Carbohydrate

Figure 1. A model of Sucrose, one of the simplest and most commonly found carbohydrates.[1] The black spheres represent carbon, the red oxygen and the white are hydrogen.

Carbohydrates are molecules made of carbon, oxygen, and hydrogen.[2] As are all carbon-containing molecules, carbohydrates are organic molecules. Carbohydrates are usually made initially from photosynthesis, which is the process plants use to take in carbon dioxide, and is one of the most important ways of getting carbon dioxide out of the atmosphere (although not the only way). The chemical reaction to form carbohydrates takes some number of carbon dioxide molecules, adds the same number of water molecules, and makes a sugar with a chain of carbon atoms:[2]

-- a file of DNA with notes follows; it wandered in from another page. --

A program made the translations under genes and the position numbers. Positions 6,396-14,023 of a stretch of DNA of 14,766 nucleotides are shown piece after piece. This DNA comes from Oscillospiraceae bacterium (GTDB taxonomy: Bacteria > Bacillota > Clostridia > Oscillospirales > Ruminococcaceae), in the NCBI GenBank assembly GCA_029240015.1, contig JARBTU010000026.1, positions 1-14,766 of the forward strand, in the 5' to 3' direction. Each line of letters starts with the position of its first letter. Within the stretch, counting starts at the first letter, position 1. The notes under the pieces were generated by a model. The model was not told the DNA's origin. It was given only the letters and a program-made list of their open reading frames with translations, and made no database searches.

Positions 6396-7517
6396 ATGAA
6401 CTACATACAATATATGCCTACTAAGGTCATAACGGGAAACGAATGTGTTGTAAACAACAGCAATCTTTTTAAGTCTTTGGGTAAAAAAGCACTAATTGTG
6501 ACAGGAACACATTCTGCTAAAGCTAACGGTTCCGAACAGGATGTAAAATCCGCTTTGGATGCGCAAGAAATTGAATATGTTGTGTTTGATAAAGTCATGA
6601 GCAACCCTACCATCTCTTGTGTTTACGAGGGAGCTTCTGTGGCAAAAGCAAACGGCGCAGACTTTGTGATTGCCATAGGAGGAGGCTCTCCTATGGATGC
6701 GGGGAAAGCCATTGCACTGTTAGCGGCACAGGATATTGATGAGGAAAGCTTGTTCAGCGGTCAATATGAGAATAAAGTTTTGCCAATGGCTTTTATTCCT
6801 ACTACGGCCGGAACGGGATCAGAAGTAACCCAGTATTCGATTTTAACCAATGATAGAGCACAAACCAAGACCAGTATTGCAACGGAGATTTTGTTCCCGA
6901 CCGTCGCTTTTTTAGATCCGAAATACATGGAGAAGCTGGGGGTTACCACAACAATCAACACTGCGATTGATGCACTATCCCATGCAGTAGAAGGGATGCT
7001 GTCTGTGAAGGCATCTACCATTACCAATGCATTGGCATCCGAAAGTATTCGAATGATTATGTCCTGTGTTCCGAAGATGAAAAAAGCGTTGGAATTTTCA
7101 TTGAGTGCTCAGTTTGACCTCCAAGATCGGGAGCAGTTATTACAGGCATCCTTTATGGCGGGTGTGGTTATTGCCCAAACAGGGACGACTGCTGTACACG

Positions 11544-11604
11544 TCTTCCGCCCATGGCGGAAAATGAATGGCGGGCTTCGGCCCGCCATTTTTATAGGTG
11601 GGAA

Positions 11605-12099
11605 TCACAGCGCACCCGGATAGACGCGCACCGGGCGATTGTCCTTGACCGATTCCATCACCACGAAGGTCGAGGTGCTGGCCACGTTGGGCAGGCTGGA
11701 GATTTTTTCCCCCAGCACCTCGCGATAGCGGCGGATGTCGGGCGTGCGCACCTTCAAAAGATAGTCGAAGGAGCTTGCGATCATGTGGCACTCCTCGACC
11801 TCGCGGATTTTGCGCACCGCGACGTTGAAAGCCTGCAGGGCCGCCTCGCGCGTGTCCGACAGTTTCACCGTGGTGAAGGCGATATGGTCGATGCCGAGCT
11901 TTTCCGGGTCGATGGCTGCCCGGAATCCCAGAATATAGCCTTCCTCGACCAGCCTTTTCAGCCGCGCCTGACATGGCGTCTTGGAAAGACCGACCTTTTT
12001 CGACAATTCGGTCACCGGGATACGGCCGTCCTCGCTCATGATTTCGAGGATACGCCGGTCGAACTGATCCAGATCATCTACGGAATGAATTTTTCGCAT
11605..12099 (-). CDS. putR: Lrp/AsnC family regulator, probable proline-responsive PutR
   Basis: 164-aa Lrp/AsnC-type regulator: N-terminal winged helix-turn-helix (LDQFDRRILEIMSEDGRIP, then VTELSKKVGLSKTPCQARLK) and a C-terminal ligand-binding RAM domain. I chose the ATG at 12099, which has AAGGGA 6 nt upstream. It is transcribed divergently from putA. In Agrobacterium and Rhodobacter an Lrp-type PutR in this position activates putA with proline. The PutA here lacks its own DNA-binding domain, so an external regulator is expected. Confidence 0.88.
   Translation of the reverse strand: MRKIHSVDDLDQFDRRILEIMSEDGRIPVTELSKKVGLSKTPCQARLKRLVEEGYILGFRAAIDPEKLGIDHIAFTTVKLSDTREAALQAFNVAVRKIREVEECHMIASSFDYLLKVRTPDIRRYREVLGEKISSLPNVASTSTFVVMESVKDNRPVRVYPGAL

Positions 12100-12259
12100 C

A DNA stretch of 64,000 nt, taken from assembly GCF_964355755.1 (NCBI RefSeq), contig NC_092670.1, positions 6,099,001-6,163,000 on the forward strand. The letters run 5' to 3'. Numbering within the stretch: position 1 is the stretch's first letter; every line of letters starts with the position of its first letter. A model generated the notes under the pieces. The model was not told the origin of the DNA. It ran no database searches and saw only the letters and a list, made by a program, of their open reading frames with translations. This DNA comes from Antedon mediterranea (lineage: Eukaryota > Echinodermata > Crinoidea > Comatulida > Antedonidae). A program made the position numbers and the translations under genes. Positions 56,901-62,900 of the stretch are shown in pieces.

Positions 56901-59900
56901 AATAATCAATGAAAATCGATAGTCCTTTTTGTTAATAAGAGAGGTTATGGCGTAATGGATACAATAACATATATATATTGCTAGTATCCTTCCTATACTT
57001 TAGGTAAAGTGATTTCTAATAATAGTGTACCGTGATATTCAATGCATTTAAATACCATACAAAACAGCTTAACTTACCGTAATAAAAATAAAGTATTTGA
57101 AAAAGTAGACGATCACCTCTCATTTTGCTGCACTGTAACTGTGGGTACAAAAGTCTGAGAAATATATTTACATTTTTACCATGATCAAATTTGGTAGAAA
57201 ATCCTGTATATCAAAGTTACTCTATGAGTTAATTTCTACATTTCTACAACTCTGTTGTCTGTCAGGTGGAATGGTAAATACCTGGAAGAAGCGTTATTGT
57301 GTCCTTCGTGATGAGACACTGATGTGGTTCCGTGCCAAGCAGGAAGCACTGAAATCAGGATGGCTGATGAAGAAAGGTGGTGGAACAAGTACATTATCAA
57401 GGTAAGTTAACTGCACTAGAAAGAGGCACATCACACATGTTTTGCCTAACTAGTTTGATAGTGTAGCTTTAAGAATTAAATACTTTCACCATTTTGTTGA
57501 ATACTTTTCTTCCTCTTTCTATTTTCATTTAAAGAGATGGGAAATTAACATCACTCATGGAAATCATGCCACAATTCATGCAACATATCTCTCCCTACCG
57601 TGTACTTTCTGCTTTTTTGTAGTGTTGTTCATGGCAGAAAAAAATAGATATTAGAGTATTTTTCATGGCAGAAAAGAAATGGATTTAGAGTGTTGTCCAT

n CO2 + n H2O CnH2nOn

The word comes from roots that mean 'watered carbon'. Carbohydrates usually have a ratio of two hydrogen for one oxygen (just like water) along with the same number of oxygen atoms and carbon atoms.[2] Many molecules that give energy to living organisms get that energy from some sort of carbohydrate, like sugars, starch, or cellulose.[3]

For more information about carbohydrates please see UC Davis's chem wiki.

References

  1. Akane700. (2006).Sucrose Molecule 3D Model[Online]. Available:http://simple.wikipedia.org/wiki/Sucrose#/media/File:Sucrose_molecule_3d_model.png
  2. 2.0 2.1 2.2 (2015, Jan. 7). ChemWiki: The Dynamic Chemistry e-Textbook [Online]. Available: http://chemwiki.ucdavis.edu/Biological_Chemistry/Carbohydrates/Carbohydrates
  3. (2015, Jan. 7). Carbohydrates [Online]. Available: http://hyperphysics.phy-astr.gsu.edu/hbase/organic/carb.html

Authors and Editors

Allison Campbell, Jordan Hanania, Richard Logan, Jason Donev
Last updated: August 26, 2015
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